The February House Beautiful is all about makeovers. Whether easy and casual, timeless or happy and fun, each project explains its challenges and the solutions found.
Although designer Tom Samet has generally worked on country houses, a project in a Rosario Candela building on Park Avenue offered him an opportunity to add a little formality to his repertoire. His clients had just purchased this classic pre-war apartment featuring beautiful proportions and large rooms. But it was bland and tired, with a long, rectangular living room and not quite enough light. He and partner Ross Meltzer updated the apartment with exotic wallcoverings, mirrored walls and statement pieces like the Egyptian Revival sideboard below.
It all started with Samet’s fantasy of a Zuber paper for the dining room. The hand-tooled aqua and bronze Moscova wallpaper he chose then set the tone for the entire apartment. In a cost saving measure, the team used the Zuber only above the chair rail, installing a Roger Arlington grass cloth below that adds texture and ties into the adjoining bar area. This small room, previously a dead space created by opening up a wall, is now oozing with charm. A giant Chinese Chippendale lantern and 1940’s shelf lend it a classic exotic appeal.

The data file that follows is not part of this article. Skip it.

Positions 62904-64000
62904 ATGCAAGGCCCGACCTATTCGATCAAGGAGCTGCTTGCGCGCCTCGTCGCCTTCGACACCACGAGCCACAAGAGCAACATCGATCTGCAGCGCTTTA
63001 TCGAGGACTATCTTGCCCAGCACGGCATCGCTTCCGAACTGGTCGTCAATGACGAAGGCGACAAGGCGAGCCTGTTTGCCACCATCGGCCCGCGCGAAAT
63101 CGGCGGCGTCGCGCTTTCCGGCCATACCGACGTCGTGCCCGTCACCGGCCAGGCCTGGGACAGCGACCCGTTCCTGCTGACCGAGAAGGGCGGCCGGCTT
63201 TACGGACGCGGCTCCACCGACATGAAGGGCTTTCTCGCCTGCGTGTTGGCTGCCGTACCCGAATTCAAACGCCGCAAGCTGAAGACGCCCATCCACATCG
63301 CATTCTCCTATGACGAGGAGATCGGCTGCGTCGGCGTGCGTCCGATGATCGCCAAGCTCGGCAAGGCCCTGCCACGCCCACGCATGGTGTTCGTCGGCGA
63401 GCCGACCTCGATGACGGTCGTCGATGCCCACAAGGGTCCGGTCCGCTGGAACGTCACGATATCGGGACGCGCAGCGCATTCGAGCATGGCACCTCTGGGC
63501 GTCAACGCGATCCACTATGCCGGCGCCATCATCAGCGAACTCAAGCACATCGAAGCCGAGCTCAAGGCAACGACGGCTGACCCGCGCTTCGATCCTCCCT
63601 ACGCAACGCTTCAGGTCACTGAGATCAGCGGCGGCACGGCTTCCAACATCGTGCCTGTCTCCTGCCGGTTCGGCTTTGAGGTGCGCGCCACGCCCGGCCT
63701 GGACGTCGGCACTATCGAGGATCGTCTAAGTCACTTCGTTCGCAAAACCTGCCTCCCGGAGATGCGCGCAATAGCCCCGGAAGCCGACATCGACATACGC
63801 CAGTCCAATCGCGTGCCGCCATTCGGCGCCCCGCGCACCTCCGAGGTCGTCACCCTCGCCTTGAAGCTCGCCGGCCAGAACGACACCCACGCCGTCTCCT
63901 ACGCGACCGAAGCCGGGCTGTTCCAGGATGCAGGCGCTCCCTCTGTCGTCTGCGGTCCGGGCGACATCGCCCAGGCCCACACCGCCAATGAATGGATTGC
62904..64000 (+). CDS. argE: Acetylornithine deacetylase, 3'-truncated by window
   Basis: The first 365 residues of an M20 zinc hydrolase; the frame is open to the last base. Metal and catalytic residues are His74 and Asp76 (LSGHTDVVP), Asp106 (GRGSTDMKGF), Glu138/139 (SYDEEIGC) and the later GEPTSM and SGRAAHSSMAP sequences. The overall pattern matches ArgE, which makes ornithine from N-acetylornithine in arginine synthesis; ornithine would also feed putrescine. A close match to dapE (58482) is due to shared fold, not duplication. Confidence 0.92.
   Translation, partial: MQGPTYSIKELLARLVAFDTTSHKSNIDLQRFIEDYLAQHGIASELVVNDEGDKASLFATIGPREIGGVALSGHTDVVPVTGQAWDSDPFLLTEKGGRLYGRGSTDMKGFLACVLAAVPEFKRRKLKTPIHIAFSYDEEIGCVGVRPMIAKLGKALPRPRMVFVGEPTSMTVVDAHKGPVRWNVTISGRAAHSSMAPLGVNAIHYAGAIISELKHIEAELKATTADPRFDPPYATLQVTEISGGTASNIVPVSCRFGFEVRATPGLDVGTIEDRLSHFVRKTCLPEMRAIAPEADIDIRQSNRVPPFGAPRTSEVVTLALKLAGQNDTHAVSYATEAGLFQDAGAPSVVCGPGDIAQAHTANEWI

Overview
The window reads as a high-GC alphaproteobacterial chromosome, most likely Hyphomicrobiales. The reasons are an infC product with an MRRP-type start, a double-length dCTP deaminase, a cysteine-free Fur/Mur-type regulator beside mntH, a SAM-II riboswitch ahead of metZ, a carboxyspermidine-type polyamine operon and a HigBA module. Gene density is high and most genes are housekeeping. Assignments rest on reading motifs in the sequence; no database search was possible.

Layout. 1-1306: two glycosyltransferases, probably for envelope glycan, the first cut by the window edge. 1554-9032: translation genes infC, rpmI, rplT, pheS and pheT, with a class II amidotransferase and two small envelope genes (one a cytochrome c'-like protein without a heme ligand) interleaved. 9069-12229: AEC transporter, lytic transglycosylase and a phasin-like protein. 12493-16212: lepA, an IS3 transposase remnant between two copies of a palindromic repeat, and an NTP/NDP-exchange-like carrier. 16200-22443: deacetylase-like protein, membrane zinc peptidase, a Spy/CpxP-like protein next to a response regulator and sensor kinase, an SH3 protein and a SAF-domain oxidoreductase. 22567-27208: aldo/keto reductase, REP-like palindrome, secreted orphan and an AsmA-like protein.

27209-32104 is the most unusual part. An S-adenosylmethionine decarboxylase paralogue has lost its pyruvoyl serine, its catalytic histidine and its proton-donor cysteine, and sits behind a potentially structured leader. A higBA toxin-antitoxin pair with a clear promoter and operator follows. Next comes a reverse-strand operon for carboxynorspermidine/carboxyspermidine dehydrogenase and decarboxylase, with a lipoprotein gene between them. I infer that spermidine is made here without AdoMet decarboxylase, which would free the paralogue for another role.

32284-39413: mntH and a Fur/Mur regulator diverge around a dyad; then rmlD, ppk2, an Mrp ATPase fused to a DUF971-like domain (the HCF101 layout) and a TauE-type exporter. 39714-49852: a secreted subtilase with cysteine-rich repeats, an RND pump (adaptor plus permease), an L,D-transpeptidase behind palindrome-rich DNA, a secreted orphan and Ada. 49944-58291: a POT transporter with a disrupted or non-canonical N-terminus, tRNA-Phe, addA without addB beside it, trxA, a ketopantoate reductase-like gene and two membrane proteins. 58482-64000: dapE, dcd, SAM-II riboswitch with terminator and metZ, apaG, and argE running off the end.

As always, it’s the many details that give the project its nuanced layering. Not content with the already wonderful mix of paper, grasscloth and continental furnishings, Samet enlisted decorative painter Ruben Teles to faux paint the doors a cerused oak and added vintage doorknobs from the Plaza as a fabulous finishing touch.
As Samet explains, “After the Zuber wallpaper, any wall that was just Sheetrock looked unadorned.” The entire apartment features creative wall treatments such as the caning by Fabrizi Furniture in the library which is hung in panels to prevent future sagging. And I love the custom cabinet with bamboo trim and pagoda top – a fun stylish touch.
The aqua and bronze color scheme continues in the long and narrow living room which now functions beautifully with multiple seating areas. And an antique mirrored fireplace wall adds reflective light into the formerly dark space. Repeating the valance shape from the bar helps connect the rooms visually and imparts a timeless feel to this updated pre-war. Lots of coordinated patterns, finishes and hand made details maintain the interest in the soothing two-tone room.
Some of the wall treatments are actually copies cleverly executed by decorative painter Teles. Such is the case in the bedroom, where a banana leaf wallpaper proved too complicated to install. The substitute is a fabulously textured neutral enhanced by pretty pillows from Leontine Linens and Calypso St. Barth.
I’m looking forward to getting my issue of House Beautiful to see the other makeover ideas – a perfect way to start off the new year!